Closeup of a yellow subwoofer.

If you’re buying a new amplifier or speakers, paying attention to the impedance of each is important. Why? Because a mismatch can seriously damage either of them. Let’s take a look at how to avoid that.

The Elements of Electricity

It’s tough to talk about ohms without mentioning the other elements of electricity. So, before we dive deeper into ohms, let’s take a look at all the elements of an electrical signal as it applies to audio.

There are four key elements to electricity: volts, amps, ohms, and watts. Voltage is the potential power of the signal, while amps measure the current, which you can think of as the rate at which that voltage flows. Ohms measure resistance, which, if you think of the signal as flowing water, is like the size of the pipe it’s flowing through. In our water analogy, you could think of voltage as being similar to water pressure.

What about watts? Watts measure the overall power, which is the voltage multiplied by the current. Increasing either the voltage or the current will raise the overall watts of a given system.

Now let’s see why the resistance, measured by ohms, is so important.

A Closer Look at Ohms

Because ohms measure resistance, as the number gets higher, the resistance goes up. The fact that a lower number equals a more powerful signal is a large part of the reason people can get confused when it comes to ohms in the first place.

Again, if you think of an audio signal coming from an amplifier like water pouring out of a spout, you can think of a speaker as a pipe. You can pump all the water you want into that pipe, but at a certain point, no more water can flow through that pipe.

Assuming that the amplifier and speaker are rated at the same resistance of eight ohms, everything works as it should. The amplifier isn’t going to attempt to pump out more than the speaker can handle.

But what happens when you have a mismatch? Say you’ve got an eight-ohm amplifier but a four-ohm speaker. In this case, the amplifier can’t provide enough current because the resistance is lower than its own. This is like pouring a one-liter bottle of water into a pipe capable of handling far more at a given time.

In some cases, this is fine. In others, the amplifier will attempt to pump out enough current to match the resistance of the speaker, which is lower than its own, and damage itself in the process.

Ohms in Speakers and Amplifiers

The vast majority of amplifiers and speakers you see for consumer use like home stereos or home theater systems come in four, six, or eight ohms. That said, you’ll most commonly see eight ohms used these days.

Many stereos and A/V receivers are fixed and are only meant to be used with speakers of the same impedance. You’ll encounter some receivers, especially more expensive models, that are fixed but can handle 100 watts at eight ohms or, for example, 200 watts at four ohms.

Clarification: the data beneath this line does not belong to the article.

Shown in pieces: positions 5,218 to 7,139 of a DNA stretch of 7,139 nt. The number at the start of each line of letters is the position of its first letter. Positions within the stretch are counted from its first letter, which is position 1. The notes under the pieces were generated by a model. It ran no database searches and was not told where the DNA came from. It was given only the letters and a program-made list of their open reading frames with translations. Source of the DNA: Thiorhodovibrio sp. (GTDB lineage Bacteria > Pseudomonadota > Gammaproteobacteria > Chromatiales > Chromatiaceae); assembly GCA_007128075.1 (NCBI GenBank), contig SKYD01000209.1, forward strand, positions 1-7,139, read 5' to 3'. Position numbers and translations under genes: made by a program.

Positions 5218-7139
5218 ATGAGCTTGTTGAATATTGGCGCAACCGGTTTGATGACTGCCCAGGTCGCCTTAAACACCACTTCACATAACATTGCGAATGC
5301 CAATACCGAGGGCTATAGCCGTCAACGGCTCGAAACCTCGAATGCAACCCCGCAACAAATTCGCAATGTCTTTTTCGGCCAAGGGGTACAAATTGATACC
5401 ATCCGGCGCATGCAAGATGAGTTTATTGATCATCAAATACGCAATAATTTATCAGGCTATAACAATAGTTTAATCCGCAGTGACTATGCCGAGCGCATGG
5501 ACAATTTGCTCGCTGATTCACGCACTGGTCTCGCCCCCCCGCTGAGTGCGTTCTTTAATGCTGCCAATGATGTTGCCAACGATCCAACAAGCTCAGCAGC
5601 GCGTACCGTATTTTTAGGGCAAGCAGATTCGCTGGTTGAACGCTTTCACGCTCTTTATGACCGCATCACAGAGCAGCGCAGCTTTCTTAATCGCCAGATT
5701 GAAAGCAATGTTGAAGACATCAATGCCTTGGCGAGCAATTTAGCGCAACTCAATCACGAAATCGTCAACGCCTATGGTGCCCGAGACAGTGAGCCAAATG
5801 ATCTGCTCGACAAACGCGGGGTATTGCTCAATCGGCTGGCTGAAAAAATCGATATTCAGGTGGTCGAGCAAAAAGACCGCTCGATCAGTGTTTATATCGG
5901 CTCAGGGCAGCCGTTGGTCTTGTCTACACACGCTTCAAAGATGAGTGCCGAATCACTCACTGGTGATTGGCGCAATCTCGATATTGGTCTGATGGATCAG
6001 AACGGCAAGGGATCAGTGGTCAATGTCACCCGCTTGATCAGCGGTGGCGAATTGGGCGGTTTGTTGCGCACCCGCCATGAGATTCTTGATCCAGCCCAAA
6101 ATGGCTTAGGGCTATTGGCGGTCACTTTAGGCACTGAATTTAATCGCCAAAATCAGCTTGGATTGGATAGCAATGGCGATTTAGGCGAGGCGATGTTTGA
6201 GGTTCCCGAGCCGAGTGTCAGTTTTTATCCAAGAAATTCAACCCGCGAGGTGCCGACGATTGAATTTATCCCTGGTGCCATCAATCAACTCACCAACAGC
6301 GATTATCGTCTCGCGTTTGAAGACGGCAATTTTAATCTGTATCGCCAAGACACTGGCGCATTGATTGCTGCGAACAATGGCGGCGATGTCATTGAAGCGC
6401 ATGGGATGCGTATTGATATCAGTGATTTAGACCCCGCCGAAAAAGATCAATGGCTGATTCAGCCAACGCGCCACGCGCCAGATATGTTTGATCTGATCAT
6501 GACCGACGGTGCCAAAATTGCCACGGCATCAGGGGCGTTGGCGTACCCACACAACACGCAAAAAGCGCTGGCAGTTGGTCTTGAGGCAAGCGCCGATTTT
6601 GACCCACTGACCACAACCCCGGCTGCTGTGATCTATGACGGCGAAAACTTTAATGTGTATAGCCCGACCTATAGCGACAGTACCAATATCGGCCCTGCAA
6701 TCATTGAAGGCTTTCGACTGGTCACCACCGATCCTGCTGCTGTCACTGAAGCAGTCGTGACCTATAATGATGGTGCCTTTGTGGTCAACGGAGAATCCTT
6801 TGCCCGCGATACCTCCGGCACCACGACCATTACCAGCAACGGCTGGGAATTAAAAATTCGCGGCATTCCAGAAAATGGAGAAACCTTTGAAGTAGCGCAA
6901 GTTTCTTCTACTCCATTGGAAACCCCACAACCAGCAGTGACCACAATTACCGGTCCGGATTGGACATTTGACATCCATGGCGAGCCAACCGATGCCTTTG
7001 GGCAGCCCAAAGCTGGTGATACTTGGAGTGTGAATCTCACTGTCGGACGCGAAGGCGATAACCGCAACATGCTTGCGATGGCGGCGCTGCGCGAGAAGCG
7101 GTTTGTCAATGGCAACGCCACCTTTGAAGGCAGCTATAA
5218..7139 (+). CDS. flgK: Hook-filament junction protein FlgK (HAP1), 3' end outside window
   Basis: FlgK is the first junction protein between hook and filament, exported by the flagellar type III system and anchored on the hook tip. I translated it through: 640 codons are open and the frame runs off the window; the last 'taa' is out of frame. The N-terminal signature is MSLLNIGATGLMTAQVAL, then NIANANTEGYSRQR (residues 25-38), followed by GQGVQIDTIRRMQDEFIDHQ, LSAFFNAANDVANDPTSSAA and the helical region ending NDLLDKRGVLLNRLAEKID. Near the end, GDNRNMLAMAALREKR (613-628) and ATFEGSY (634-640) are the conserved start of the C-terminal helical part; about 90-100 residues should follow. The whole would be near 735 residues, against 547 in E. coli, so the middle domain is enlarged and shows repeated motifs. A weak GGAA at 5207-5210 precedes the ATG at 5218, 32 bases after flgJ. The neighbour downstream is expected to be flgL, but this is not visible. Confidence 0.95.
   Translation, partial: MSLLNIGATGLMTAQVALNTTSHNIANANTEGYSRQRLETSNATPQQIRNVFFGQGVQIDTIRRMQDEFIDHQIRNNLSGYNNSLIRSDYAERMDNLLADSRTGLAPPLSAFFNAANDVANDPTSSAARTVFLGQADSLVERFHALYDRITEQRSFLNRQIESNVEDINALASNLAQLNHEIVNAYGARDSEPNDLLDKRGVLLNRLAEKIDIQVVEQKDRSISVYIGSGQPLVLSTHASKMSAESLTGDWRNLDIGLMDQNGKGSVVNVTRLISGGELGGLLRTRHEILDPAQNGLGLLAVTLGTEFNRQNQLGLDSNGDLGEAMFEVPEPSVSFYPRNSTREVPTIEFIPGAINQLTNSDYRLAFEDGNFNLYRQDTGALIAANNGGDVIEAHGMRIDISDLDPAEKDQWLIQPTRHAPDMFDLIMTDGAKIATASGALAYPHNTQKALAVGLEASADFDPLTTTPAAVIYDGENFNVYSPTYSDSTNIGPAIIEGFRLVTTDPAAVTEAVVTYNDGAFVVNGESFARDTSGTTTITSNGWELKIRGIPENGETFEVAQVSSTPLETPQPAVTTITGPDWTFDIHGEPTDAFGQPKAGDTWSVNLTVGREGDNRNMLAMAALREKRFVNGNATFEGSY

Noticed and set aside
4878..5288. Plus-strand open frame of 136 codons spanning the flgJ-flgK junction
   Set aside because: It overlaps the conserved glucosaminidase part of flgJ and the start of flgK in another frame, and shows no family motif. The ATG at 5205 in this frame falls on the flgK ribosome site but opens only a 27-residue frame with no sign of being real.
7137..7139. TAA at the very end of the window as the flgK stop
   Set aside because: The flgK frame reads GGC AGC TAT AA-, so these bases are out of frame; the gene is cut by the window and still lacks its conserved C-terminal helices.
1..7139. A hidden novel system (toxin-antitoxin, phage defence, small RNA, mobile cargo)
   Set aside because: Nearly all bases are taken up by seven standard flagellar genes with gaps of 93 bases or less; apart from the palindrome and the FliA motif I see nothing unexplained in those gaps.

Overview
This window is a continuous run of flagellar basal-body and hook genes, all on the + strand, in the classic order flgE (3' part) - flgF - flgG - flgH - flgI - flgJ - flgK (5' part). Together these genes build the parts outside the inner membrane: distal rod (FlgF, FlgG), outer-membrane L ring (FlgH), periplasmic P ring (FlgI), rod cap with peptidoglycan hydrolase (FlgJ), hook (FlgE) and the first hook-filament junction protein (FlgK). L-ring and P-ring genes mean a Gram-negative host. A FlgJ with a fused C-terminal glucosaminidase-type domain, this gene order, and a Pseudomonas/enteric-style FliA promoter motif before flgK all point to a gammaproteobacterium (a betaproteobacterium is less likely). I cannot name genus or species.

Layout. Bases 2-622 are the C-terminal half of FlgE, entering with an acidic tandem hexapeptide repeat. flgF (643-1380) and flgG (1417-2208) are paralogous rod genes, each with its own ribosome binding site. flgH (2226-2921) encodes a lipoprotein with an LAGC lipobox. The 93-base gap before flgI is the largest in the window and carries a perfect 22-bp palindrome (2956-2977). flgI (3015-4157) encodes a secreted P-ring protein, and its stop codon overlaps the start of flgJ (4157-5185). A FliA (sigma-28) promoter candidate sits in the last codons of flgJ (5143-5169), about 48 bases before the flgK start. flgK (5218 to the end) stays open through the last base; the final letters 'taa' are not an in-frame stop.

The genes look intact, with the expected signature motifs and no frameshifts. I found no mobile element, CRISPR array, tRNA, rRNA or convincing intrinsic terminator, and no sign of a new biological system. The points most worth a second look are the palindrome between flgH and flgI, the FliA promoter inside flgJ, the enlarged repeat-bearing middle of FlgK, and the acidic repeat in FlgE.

Other amplifiers have a switch built-in, usually on the back, that enables you to choose various impedance settings. That said, as A/V receivers continue to increase channel counts for home theater systems, we’re seeing fewer and fewer with this setting.

Higher-end A/V receivers may support four-ohm speakers, but this isn’t something you’ll see in lower-end models. If you aren’t positive that your amplifier can handle four-ohm speakers, make sure you stick with a matching impedance, which is often listed on the back of the receiver.

Audiophiles using tube amplifiers need to be especially careful when it comes to impedance, as tube amplifiers are more easily damaged by impedance mismatches. Use a speaker with too low of an impedance, and you can damage the speaker, while speakers with too high impedance will damage the amp.

Make Sure to Match

As we’ve already looked at, mismatches in resistance can damage your speaker or amp.

If you’re using a solid-state amplifier, which the vast majority of consumer electronics use, you can relatively safely use speakers with higher resistance than the amp. Eight-ohm speakers with a four-ohm A/V receiver, for example, should work fine.

That said, for the best results and the least worry of damaging anything, your best bet is to make sure that you’re using an amplifier and speakers with the same values. If you’re reading this before setting up a stereo or home theater system, be sure to take a look at our guide to home theater wiring.

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Profile Photo for Kris Wouk Kris Wouk
Kris Wouk is a freelance tech writer and musician with over 10 years of experience as a writer and a lifetime of experience as a gadget fan. He has also written for Digital Trends, MakeUseOf, Android Authority, and Sound Guys. At MakeUseOf, he was Section Editor in charge of the site's Mac coverage.
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